Academics promoting ecotourism


Tue, Aug 11, 2009 - Page 2

A group of environmentally conscious academics has formed an association to promote more eco-friendly travel.

“Travel should not just mean eating sumptuously and staying in luxury accommodations,” said Tao Yi-huang (陶翼煌), an associate professor at Tungnan University and chief executive of the Taiwan Society of Xu Xiake.

Tao dislikes the way mountain resorts have been promoted, especially TV commercials that show a family driving their sport utility vehicle (SUV) into a lush mountain area and then barbecuing and playing on riverside rocks or grass.

“That is not the way to enjoy ecotourism, but rather a way to destroy the natural environment,” Tao said in a recent interview with a local paper.

His group’s aim is to promote eco-friendly travel styles, he said.

The group is named after Xu Xiake (徐霞客), a famous Ming Dynasty traveler and geographer.

Xu Xiake, who began to travel when he was 22 years old, explored almost half of China. His travel diary, Travel Notes of Xu Xiake, is the earliest such record in China. It details geographical information on the regions he visited and is the world’s earliest record of Karst landscapes and writings on how they were formed.

Xu was an environmentalist, Tao said, because he criticized the rulers of his time for their slash-and-burn agricultural policies that decimated the mountains and forests. He also wrote of how mining, animal husbandry and travel damaged the land.

On his long journeys, Xu endured many hardships and often slept in the open.

“Society needs to learn from Xu’s spirit of overcoming hardships and turning them into low-carbon, eco-friendly travel and lifestyles,” Tao said. “When our group travels, our first choice is to walk or take public transport.”

“We usually choose to eat locally grown farm produce,” he said, adding that restaurants shouldn’t try to offer delicacies from around the world.

The group never stays at hotels or bed-and-breakfasts (B&Bs) that are built on slopes, he said.

“Such accommodations may offer beautiful mountain views, but their construction is damaging to water and soil conservation,” Tao said. “We like to stay at places that were built with locally available materials, which would have saved transportation resources.”

Tao said students once asked his advice about a trip they were planning to Cingjing Farm in Nantou County.

“I told them to choose an affordable B&B that is located in a legally permitted area away from the main roads, is properly equipped to treat garbage and one that adheres to water and soil conservation practices,” Tao said.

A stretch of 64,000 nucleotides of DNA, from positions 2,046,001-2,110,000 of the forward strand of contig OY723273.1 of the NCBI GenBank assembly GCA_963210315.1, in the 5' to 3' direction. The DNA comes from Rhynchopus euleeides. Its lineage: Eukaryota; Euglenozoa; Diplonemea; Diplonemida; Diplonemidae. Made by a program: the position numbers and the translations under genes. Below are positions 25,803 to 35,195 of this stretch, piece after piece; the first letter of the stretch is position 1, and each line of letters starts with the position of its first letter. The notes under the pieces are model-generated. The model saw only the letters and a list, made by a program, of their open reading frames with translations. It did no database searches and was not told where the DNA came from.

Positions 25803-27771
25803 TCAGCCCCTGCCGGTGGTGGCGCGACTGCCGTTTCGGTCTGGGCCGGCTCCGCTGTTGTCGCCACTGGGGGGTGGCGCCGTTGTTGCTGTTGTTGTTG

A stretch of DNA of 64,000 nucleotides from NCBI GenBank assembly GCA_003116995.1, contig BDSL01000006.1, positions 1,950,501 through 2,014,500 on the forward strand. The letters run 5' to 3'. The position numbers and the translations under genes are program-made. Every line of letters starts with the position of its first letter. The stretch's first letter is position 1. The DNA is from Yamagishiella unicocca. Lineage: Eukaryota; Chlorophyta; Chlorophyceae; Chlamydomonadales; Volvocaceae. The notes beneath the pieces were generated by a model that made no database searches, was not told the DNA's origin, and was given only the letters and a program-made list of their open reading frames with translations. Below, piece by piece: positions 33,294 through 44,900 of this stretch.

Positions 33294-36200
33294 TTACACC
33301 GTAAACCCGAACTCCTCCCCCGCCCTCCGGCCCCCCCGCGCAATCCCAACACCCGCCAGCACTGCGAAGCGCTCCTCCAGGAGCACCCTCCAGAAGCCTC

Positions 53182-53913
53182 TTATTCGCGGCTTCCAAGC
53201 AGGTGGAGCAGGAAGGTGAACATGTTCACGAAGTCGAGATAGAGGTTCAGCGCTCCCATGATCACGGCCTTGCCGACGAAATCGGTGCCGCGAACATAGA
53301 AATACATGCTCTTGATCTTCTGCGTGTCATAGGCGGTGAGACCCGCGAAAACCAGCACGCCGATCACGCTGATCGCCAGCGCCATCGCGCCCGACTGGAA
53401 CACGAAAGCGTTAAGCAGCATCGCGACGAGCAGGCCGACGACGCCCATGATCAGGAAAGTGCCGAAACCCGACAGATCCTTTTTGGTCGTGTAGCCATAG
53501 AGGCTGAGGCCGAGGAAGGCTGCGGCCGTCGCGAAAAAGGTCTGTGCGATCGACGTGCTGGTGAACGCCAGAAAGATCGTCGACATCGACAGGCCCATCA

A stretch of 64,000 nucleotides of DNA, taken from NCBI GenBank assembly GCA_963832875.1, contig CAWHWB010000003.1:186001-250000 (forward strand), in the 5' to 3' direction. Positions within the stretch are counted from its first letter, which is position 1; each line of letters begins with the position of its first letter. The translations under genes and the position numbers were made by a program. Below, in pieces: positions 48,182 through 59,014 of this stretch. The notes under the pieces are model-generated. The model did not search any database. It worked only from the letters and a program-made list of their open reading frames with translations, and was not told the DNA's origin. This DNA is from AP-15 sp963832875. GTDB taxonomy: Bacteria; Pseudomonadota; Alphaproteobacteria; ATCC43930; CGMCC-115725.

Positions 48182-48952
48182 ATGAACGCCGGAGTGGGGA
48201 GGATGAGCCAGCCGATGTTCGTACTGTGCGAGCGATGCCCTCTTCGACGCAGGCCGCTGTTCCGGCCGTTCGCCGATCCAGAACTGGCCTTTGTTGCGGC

His students managed to find accommodation that met these standards, but only after an extensive online search, he said.

“Travel planning should be part of students’ education. Travel should not be just for fun — people should be able to learn something in the process of arranging transportation and accommodations,” Tao said.

Low-carbon travel is becoming increasingly popular in Taiwan, China and Hong Kong, and consequently, interest in Xu Xiake is also widening, Tao said.

“Like-minded people in China and Hong Kong have also formed associations to study and promote Xu’s legacy,” Tao said.

Tao said his association has regular contact with other Xu Xiake groups in China and Hong Kong and usually organizes two to three local or overseas trips per year.

“Besides enjoying the natural scenery, we also evaluate whether the tourist facilities and promotional approaches in other countries adhere to the spirit of low-carbon use and energy conservation,” he said.

Most of Taiwan’s tourist spots are not sufficiently “low carbon” in their operations, he said.

One of the exceptions is the Maoao Community in Gongliao Township (貢寮), Taipei County, he said.

“Maoao’s appeal lies in its low-profile development. It used to be a thriving fishing town, but it lost its steam with the migration of its young residents. It is re-emerging by developing ecotourism,” Tao said.

Instead of building new tourist facilities, residents have converted old houses into cafes and B&Bs. Eco-friendly farming is widely practiced and locally produced seaweed is made into jellies and health foods, he said.